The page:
When he saw that they were straining at the oars against an adverse wind, he came towards them early in the morning, walking on the sea. He intended to pass them by. It doesn’t sound much like saving to us, but as wind whipped water sent currents into chaos, and the little boat fought to move forward, Jesus wanted to show them that his power to save was far beyond the strength of even the mightiest warrior. His was the power of God. Take heart, it is I. Be not afraid.

In the ancient near east, and all throughout the Hebrew scriptures, the power to manipulate water belonged only to God. Water represented chaos and destruction (in Mississippi and all along the Gulf Coast we understand why). Over and over again, when water threatened life, God alone was able to hold it back, to dry it up, to contain its chaos. And yet in those same scriptures it is also out of water that life is born and with water that life is sustained and without water that life withers.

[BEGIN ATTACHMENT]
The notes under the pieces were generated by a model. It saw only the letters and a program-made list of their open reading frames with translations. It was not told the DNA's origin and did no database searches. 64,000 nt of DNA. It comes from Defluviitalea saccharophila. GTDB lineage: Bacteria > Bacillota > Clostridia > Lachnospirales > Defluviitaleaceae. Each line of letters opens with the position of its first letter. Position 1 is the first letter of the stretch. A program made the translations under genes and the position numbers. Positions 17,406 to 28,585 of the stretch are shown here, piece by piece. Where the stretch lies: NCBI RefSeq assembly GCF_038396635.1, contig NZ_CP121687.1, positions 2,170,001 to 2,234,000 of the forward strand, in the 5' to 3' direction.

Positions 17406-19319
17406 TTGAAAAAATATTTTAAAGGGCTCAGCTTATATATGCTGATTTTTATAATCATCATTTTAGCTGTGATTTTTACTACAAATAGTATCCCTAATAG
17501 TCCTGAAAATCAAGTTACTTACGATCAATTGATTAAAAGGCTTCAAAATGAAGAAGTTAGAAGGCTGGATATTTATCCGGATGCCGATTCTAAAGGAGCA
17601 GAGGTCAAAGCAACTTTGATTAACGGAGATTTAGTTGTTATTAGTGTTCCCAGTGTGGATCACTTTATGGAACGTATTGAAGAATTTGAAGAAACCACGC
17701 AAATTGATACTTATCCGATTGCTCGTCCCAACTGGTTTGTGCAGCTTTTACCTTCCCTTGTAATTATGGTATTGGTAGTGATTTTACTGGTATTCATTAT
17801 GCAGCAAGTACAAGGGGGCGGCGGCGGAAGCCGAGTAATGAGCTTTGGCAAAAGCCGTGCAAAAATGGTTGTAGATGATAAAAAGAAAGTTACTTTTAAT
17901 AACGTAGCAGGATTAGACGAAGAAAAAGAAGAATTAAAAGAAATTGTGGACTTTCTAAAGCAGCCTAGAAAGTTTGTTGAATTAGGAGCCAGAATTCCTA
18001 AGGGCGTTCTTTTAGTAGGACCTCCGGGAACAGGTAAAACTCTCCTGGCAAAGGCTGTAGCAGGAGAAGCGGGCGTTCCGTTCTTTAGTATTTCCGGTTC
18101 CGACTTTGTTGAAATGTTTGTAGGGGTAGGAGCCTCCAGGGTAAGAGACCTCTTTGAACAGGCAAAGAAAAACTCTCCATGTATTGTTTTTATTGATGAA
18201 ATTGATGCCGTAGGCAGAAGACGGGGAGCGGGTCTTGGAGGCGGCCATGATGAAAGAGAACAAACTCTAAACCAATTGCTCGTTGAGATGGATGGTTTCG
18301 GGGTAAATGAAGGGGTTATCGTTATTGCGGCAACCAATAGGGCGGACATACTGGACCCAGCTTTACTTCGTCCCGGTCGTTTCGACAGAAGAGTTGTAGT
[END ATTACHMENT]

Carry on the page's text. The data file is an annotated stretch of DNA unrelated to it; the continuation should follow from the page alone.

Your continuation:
In the beginning….in the very first chapter of the very first book of the bible, a wind from God sweeps over the face of the waters, and begins to create the heavens and earth. Where once there was chaos, now there was life. In their flight from Egypt, God saves the Hebrew people when by faith Moses stretches out his hand over the Red Sea. The Lord drove the sea back by a strong east wind all night, and turned the sea into dry land; and the waters were divided. In the very midst of chaos, the way to a new life is offered. While journeying through the wilderness, the Hebrew people grow thirsty, but there is no water to drink, and they despair, wondering if God is among them. God tells Moses, I will be standing there in front of you….Strike the rock, and water will come out of it, so that the people may drink. When chaos disrupts or threatens life, God is standing there, mighty to save. Whose life was ever more chaotic than Job’s, who yet in the midst of his ordeal struggles to hold on to his belief that God still cares, saying, God is wise in heart, and mighty in strength….who alone stretched out the heavens and trampled the waves of the Sea….Look, he passes by me, and I do not see him. Like Job, straining against adverse winds, our eyes squinted and our muscles tense, we do not see God walking toward us, passing by, beckoning us to turn our boats and follow. The mission of Jesus Christ would be to help us see God in the midst of chaos, a mission that would begin when Jesus came up dripping from the waters of the Jordan River, and a voice from heaven said, This is my Son, the Beloved.